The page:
A crankshaft converts the linear energy of the pistons into rotational energy in an engine. The rotational motion then transfers through the gearbox to the wheels.
A crankshaft is also referred to as a crank and has four main parts, which are the main journals, the connecting rod journals, the piston assembly and a flywheel in some engines. Other parts include webs, pins, throws and rear main bearing journal.
The main journals are the most significant parts as they act as support points and the center of rotation for the crank. In most crankshaft assemblies, the main journals as well as the connecting rod journals have a hollow construction that helps boost the crank’s torque capability in addition to reducing the total weight of the assembly.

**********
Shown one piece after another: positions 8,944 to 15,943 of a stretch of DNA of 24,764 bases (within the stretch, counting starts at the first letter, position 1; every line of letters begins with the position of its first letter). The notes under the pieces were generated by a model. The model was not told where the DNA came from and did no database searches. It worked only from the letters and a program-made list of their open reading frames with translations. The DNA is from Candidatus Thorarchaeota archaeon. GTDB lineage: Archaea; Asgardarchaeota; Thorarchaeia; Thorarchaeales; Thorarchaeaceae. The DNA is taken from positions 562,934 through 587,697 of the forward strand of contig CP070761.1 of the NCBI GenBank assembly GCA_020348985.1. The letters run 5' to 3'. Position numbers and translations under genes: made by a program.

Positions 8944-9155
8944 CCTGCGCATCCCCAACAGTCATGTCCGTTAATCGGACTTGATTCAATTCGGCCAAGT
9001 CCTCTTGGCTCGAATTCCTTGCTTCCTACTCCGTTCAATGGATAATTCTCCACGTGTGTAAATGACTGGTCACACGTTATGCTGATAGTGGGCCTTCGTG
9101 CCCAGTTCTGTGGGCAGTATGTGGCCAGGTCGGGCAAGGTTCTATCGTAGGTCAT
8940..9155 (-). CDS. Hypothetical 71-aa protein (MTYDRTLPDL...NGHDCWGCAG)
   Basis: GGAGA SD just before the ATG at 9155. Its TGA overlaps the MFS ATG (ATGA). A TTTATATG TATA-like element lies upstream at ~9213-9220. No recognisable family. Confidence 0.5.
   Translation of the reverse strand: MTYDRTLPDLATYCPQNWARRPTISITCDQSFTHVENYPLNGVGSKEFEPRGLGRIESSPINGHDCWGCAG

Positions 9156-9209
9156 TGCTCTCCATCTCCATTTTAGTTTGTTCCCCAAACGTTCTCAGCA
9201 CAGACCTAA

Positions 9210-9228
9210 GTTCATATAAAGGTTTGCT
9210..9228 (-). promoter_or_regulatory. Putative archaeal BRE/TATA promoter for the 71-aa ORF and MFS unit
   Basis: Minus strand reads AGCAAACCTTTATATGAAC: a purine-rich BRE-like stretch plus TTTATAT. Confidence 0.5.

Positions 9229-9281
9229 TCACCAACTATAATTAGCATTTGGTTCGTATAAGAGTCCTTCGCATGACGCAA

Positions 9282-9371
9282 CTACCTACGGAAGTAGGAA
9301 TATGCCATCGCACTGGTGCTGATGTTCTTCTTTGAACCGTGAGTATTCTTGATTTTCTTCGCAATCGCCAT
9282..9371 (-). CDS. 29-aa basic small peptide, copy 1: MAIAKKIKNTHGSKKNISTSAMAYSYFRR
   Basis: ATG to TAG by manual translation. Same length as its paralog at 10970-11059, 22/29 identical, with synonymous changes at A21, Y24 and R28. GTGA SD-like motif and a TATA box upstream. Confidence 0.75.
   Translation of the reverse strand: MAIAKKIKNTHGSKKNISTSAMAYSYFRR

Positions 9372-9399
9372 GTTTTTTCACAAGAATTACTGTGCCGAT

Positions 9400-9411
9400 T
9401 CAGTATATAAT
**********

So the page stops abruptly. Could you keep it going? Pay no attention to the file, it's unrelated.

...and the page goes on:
In manual transmission engines, the flywheel is the point at which the engine and the drive train connect. In automatic transmission engines, the connecting point is called a torque converter.
The crankshaft is set in motion when compressed air and fuel ignites, resulting in a powerful force that is exerted on top of the pistons. When the pistons move down into the cylinder, the connecting rods push against the crankshaft.
The crankshaft is designed to move in a rotary motion when the connecting rods apply force to it as opposed to the up and down motion of the pistons and connecting rods.